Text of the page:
Phelps wants to build legacy

Phelps wants to build legacy

Michael Phelps is not done with high-achieving even if his career as an Olympic athlete is over.

The American’s indefatigability brought him 18 Olympic gold medals, two silver and two bronze, an unprecedented total, and after he scratches a travelling itch he will set himself new objectives.

Phelps is the man who wants to teach the world to swim, who wants to lop a heap of shots from his golf handicap, who wants nothing more than to see the sport he has dominated in the past decade continue to grow and grow.

He is also not a man who accepts second best, as the rivals who have come and gone, lining their pockets with silver and bronze, can attest.

Just now though, Baltimore-based Phelps wants to enjoy life outside professional sport, the 27-year-old having been cocooned since his mid-teens, visiting the world’s greatest cities but more likely to be taking in the sights from a coach window than on foot. He could look but rarely touch. Now all that changes.

“I want to travel a bunch. That’s something I’ve always wanted to do,” Phelps said. “I’ve been able to see so many amazing places in the world but I’ve really never got to experience them.

“I’ve seen the pool and hotels, every year over the last 12 years of being in the national team. I’d like to experience some things, whether it’s travelling through Europe or going back to Australia and being able to go around Australia, or South Africa – something (South African swimmer) Chad (Le Clos) and I were talking about.

“There’s a lot of things I want to do for myself just to be able to relax, and even though I am retiring and the competitive side of my career is over, there’s a lot of things I want to do around the sport.

“I would like to take it to a higher level than it is right now, and continue to grow the sport more and more.”

He also has a charitable foundation, aimed at encouraging positive lifestyles for American youngsters.

“I’m going to be able to put more time and effort into that,” Phelps said, “and also my summer schools. Being able to teach children how to swim and live healthily is something that’s very important to me.”

Phelps won four golds in London, after eight in Beijing and six in Athens. It is also often forgotten he raced in Sydney as a 15-year-old too, but that further underlines how swimming has been his life since childhood.

As well as two relay successes in London, including last night’s 4x100metres medley, he claimed individual gold in 100m butterfly and 200m individual medley.

Phelps could easily swim on and remain competitive on a world level between now and the Rio de Janeiro Games in 2016.

“Sure, if I wanted to I could still go,” he said. “But I’m ready to be done. I’m ready to retire and move on to other things.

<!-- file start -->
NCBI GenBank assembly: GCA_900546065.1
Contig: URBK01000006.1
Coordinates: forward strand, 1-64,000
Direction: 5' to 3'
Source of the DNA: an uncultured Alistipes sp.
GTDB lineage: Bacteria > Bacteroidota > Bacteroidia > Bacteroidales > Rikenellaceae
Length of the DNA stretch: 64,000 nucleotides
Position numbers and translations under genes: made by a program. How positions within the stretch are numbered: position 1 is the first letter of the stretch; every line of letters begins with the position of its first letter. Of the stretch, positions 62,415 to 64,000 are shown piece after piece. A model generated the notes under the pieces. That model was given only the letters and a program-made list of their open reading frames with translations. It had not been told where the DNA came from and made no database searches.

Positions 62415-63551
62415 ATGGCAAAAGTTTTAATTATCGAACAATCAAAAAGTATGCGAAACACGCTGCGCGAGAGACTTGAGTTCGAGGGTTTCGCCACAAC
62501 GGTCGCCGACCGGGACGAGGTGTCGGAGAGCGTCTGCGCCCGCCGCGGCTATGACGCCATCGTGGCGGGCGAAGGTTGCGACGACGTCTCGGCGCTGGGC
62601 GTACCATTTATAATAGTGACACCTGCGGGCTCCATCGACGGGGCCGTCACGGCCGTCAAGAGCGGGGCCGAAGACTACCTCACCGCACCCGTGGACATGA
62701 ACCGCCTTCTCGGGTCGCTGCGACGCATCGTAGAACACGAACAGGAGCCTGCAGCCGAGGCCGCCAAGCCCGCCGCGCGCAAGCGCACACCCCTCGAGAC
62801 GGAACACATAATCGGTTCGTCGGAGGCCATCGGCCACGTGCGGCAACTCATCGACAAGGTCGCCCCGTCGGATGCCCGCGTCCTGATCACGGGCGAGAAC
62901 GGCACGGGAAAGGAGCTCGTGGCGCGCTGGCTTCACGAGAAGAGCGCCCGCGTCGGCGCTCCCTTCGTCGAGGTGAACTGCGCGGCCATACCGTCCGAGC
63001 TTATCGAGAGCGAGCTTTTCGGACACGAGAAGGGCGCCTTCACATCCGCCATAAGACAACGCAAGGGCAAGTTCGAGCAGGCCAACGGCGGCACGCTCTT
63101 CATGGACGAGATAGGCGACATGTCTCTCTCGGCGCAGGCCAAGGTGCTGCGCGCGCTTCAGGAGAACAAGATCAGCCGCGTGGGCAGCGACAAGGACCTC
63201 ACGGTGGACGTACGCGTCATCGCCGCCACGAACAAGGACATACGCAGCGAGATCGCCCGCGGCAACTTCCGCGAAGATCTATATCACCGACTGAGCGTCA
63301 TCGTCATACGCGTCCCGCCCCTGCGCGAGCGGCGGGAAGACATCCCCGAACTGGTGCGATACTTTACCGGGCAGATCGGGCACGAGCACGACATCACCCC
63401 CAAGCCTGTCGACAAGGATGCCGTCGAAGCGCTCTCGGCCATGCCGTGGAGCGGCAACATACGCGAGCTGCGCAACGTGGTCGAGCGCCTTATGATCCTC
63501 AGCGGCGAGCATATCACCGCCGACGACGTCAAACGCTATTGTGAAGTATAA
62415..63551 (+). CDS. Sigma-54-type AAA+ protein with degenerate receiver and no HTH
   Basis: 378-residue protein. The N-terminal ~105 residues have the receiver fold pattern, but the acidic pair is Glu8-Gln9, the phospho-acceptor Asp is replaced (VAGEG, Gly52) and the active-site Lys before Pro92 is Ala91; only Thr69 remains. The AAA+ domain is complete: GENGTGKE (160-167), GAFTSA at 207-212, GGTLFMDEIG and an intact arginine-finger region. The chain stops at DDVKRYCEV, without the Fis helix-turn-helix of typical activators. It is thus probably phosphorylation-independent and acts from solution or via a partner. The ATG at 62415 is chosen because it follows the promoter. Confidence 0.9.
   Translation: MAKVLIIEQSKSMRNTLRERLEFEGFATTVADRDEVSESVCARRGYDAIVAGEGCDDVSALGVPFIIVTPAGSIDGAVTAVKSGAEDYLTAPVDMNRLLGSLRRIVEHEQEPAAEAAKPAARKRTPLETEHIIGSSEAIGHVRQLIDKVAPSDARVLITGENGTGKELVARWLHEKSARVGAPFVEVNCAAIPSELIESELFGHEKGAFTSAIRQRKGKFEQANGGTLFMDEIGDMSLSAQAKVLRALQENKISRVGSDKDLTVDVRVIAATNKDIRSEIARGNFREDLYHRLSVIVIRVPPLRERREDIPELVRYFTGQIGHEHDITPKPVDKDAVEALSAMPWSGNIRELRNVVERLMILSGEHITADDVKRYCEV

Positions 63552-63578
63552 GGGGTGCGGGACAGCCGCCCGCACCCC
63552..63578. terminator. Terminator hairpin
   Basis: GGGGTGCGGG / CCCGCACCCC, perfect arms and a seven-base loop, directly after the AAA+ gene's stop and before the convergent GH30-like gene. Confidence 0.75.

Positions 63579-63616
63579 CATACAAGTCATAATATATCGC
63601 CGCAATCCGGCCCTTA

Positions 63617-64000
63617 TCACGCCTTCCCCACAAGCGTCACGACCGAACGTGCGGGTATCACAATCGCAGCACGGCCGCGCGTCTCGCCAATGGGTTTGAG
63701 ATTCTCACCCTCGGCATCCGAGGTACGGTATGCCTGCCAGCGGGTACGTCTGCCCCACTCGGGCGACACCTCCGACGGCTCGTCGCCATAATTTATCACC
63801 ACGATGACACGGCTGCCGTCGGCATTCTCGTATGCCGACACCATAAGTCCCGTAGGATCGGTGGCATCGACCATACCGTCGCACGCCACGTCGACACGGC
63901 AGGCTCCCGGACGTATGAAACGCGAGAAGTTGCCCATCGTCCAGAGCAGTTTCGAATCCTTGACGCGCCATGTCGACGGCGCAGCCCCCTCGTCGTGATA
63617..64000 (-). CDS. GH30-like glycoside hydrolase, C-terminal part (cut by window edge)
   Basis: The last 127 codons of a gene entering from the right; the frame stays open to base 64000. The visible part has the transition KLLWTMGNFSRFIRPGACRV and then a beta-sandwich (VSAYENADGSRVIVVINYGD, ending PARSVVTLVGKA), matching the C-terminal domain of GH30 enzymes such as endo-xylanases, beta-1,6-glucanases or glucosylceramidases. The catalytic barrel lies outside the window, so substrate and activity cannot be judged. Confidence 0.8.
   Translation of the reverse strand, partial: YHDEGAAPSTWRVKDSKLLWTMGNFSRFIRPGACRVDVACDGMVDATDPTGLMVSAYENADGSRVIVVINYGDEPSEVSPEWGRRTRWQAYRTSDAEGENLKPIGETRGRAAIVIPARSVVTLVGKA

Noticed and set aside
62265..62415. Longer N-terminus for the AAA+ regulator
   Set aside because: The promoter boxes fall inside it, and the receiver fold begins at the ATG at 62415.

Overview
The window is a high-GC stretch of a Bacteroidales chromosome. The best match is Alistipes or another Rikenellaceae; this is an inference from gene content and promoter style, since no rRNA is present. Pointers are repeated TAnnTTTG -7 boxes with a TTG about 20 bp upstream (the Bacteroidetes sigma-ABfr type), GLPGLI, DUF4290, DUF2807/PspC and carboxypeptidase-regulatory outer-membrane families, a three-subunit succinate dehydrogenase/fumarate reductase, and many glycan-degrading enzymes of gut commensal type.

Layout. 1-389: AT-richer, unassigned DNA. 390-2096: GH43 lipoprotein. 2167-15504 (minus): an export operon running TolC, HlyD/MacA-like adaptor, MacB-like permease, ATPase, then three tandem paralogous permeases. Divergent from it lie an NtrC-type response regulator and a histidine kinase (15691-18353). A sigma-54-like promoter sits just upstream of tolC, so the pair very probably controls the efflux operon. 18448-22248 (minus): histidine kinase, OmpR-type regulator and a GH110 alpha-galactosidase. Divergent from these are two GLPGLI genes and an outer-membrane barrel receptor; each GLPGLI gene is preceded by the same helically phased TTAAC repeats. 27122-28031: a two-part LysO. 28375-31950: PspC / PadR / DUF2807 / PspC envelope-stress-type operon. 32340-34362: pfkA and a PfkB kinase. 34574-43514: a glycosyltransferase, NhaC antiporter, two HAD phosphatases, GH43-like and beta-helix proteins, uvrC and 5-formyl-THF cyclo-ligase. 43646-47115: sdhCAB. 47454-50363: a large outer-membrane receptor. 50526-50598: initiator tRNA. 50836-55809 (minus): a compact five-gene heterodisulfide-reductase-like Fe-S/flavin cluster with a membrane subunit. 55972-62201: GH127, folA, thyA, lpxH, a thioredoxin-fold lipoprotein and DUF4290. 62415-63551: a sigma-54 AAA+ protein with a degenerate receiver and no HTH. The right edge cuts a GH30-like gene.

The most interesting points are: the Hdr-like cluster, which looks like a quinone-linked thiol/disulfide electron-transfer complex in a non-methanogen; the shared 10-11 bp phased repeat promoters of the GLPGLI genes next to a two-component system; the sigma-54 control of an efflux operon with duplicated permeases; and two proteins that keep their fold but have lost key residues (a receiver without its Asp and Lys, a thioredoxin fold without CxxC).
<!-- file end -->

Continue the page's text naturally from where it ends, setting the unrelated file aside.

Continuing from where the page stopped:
“Whatever route I go down I’m going to have goals. I’m still a very competitive person, so if I go out and practice more at golf I’m going to drop x amounts of strokes.

“I’m going to have things I’ll be able to go for and try to achieve. That’s the mentality I have and the competitiveness I have, and I think it’ll always be with me.”

As a boy, Phelps was diagnosed with attention-deficit hyperactivity disorder and had a school teacher who thought he would amount to little in life. It was a prediction that was wildly off target, with Phelps emerging as a national hero, sporting nobility.

As he prepared to mount the podium in the Aquatics Centre last night, waiting for the Star-Spangled Banner to strike up, Phelps turned to team-mate Brendan Hansen who is joining him in retirement.

“And it was strange,” Phelps said. “Brendan was like, ’I’m going to belt the words out’, and I said, ’It’s going to sound like gibberish if I do it’.

“As soon as I stuffed up on the podium I could feel the tears start coming.

“I said to Nathan (Adrian, who swam the anchor leg), ’Oh no, there they come, it’s going to be pretty brutal’.

“They just started coming. I tried to fight it but I just decided to let it go, and whatever happened, happened. I was just taking in these last moments of my swimming career.

“To be able to sit here and say I’ve done everything I wanted to do in my swimming career is something that’s pretty special.

“That’s the only thing I wanted to say when I retired. I wouldn’t change anything. I didn’t miss anything. I’ve had the opportunity to do something nobody else has ever done before, so I’m very happy with that.”

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